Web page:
This week I went to my local Aga shop for a driving lesson. Well, that was how Sarah Whitaker, the Aga Lady as she is also known, explained it to the twenty or so of us who were assembled around her.
She stood, resplendent in her pinny and it transpired almost immediately that here was a woman who really knows her stuff. Not only that, she was delightfully witty and entertaining.
I have been to several Aga demos in my time, having been lucky enough to have one of these cast iron marvels in most of the houses we have lived in. Sarah was undoubtedly the best (and the other demonstrators were pretty good by the way).
So I sat, rollerball poised, and noted down some of her words of wisdom. Tips and tricks that many of you Aga owners will, I’m sure, find really useful. Fans already know that the Aga is a superior way of cooking. However as there are no temperature gauges, it is all about technique.
So here are ten top Aga tricks you’ll wish you already knew – happy cooking!
Get rid of the grid shelves and use the Aga trays that slot directly into the runners – this gives you far more space to cook food (Sarah produced an absolute feast in just under two hours, all cooked in one Aga). Secondly using the trays ensures food is cooked at the right height (genuine Aga recipes always state which runner you should use). There are four runners in each of your Aga’s ovens (whichever model you own) and you count down from the top – so runner 3 is third from the top.
Bake-O-Glide™ It is amazing. Non-stick, non-stain, non-taint, it saves about 80% of washing up and goes in the dishwasher. Any time you are using a tin, use a piece of Bake-O-Glide. Also brilliant on the simmering plate for fried eggs, pancakes etc etc and no need to clean the top of the Aga. Buy here.
Root vegetables Cut up your vegetables, put into a pan and cover with cold water. Put on the lid. Bring to the boil, a really good hard boil, on the boiling plate, then take a deep breath, drain off ALL of the water in the pan, replace the lid and put into the simmering oven. They are cooked in about half as long again as you would cook them on top, but the lids are down, the Aga is not wasting heat and you don’t have to be there. Works brilliantly if you are boiling potatoes to make mash – no more waterlogged or disintegrated potatoes.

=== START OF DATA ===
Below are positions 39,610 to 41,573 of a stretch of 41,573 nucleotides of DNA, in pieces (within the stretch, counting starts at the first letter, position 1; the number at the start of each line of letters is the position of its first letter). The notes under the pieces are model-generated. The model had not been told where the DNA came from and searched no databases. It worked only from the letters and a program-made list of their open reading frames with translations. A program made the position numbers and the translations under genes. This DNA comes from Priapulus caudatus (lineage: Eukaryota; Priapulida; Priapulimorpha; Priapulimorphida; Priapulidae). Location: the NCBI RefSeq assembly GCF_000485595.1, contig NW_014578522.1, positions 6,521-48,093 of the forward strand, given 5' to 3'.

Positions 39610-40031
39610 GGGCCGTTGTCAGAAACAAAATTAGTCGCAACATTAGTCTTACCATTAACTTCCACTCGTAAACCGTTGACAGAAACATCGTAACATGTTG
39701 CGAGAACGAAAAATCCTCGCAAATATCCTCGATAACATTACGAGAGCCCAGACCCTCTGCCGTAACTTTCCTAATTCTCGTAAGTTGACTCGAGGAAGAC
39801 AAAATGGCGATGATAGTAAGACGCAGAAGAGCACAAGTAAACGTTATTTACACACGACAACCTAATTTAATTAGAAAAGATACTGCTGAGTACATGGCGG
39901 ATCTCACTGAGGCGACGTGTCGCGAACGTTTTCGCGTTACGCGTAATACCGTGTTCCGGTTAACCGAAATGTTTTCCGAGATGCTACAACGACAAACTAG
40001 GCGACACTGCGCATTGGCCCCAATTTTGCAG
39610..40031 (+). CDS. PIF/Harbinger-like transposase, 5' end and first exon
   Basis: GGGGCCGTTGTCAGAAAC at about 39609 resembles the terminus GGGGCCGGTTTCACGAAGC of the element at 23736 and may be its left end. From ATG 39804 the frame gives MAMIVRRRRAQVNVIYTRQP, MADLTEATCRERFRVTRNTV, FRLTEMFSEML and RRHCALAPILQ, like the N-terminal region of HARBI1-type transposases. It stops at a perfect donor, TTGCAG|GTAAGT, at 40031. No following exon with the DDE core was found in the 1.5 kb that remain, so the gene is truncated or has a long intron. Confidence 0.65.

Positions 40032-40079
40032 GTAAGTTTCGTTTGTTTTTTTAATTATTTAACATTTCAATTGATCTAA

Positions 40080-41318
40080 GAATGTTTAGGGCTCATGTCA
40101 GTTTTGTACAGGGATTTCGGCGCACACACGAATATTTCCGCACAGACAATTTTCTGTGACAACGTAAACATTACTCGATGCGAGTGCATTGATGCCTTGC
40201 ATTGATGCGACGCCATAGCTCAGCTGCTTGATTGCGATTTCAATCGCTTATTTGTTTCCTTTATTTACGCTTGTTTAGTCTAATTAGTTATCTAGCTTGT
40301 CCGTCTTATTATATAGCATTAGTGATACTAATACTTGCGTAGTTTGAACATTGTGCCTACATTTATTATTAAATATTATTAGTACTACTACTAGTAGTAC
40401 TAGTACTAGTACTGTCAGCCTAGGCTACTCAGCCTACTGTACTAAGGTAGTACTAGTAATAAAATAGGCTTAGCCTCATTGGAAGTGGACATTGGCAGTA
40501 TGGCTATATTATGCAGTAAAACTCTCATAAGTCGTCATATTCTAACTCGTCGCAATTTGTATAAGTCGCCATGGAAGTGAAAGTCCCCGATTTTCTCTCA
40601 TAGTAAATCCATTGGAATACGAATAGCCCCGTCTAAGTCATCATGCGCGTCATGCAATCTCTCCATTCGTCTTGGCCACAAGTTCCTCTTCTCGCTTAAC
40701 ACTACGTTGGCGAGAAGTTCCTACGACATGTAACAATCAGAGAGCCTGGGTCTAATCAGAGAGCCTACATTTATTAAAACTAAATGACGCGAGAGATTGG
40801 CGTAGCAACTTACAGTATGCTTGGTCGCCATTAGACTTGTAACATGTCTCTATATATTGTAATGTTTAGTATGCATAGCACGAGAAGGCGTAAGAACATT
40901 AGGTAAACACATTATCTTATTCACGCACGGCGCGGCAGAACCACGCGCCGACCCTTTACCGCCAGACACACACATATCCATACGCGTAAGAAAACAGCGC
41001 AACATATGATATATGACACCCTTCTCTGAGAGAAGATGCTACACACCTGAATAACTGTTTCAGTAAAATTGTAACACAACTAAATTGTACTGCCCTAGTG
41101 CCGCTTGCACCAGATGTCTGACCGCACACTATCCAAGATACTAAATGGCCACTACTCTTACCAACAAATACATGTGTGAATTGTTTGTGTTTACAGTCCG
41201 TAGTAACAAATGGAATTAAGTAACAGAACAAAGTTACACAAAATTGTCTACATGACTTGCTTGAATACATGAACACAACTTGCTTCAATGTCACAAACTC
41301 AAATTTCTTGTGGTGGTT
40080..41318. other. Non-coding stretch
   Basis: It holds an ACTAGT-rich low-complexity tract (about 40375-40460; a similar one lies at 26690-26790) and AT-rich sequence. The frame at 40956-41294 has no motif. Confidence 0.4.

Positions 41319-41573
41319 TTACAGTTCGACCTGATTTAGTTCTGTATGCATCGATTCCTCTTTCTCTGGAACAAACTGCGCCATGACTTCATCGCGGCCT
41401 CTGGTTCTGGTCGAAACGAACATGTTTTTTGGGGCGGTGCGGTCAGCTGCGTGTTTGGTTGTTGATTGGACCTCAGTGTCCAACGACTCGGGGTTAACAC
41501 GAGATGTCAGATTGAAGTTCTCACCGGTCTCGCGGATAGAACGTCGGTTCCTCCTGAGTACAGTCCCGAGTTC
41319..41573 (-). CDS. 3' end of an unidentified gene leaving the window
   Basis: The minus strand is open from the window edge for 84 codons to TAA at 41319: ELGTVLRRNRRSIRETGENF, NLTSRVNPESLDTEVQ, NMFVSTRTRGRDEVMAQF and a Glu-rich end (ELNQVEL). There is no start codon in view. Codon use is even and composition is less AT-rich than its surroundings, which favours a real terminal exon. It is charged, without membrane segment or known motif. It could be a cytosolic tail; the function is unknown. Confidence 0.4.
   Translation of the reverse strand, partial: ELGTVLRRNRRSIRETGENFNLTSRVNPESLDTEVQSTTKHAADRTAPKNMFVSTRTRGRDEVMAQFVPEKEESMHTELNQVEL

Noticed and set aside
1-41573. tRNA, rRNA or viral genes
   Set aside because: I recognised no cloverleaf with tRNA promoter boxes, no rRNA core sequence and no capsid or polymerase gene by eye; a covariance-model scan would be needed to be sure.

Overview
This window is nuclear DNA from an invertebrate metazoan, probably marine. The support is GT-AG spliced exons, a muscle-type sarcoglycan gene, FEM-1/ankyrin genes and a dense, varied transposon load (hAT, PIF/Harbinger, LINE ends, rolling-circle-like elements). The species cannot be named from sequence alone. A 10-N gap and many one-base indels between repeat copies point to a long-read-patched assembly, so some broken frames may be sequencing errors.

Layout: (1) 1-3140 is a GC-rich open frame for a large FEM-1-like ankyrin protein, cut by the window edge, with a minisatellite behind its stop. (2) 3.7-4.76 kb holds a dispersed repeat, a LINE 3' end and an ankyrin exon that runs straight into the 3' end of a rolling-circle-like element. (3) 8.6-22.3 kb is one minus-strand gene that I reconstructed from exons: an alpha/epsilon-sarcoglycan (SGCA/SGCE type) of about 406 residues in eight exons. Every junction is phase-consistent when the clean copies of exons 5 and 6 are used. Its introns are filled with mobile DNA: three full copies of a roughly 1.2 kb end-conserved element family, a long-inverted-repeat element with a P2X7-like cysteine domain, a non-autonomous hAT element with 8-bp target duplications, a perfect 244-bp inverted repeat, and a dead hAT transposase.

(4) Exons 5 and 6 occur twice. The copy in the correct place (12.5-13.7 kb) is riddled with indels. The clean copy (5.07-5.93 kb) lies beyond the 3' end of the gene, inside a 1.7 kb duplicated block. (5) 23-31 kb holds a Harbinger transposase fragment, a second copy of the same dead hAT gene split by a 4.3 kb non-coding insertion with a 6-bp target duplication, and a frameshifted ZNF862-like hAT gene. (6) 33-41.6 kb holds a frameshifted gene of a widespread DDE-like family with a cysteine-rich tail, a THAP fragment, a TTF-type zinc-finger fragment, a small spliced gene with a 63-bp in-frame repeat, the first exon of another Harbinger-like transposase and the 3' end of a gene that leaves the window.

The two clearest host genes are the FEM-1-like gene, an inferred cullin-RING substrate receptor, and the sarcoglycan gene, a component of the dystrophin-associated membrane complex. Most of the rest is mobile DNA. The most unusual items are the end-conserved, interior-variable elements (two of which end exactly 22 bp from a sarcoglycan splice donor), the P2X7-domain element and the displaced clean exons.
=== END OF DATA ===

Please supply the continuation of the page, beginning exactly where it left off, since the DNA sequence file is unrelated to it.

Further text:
Yorkshire puddings Cook these first when your Aga is at its hottest, put on a cooling rack and leave to go cold (this can be done the day before you want to eat them). Reheat for 5 minutes in the Roasting Oven and serve. Try this excellent Mary Berry Yorkshire puds recipe – it works every time.
Grilling – it is a fallacy that you cannot grill using an Aga. Use a roasting tin and insert the rack on its highest legs. Pop the food on top and slot in the Roasting Oven on Runner 1.
Toast Does your bread stick on your toaster rack? Easy solution – pop the rack on the Boiling Plate for a minute to heat up before you put your bread in it. If you flip one handle 360 degrees, you will find you have room for a thicker slice of bread. If you want to toast something with a sugar content like a hot cross bun, toast it on the Simmering Plate. If making a cheese toastie, use Bake-O-Glide™ directly on the Plate to catch any runaway Cheddar.
Frying an egg the fat-less way Put a piece of Bake-O-Glide onto the simmering plate, break an egg onto it and close the lid. In about 2 minutes you have a perfect egg, no fat, no frying pan, no washing up.
Pastry There is absolutely no need to blind bake when using an Aga. Use a Pyrex or ceramic dish and put it directly on the floor of the Roasting Oven. Definitely no soggy bottoms. BTW, if heating up a store bought pizza, it will only take half of the recommending cooking time on the packet’s instructions.
Melting /softening You can melt chocolate, honey, butter etc simply by putting the ingredient into a used (and washed) microwaveable yogurt (or similar) pot and leave on the ceramic top of the Aga.
Onions – if you have a pile of ironing airing on top of your Simmering Plate, you won’t want the smell of onions anywhere near it. Solution is to put chopped onions into a lidded saucepan on the Boiling Plate for 2 minutes and then pop into the Simmering Oven for 10 minutes. Result, perfectly softened onions. And daisy fresh ironing.
Before I made my way home, I bought one of these excellent spatulas made by a company called Zeal. With a specially designed flexible tip it is my new all round kitchen hero – and all for £7.86. Click here for full info on this little beauty.
Sarah Whitaker can give Aga cookery lessons for individuals or groups in your own kitchen. Click here for her website where you’ll also find lots more excellent tips on cooking with an Aga.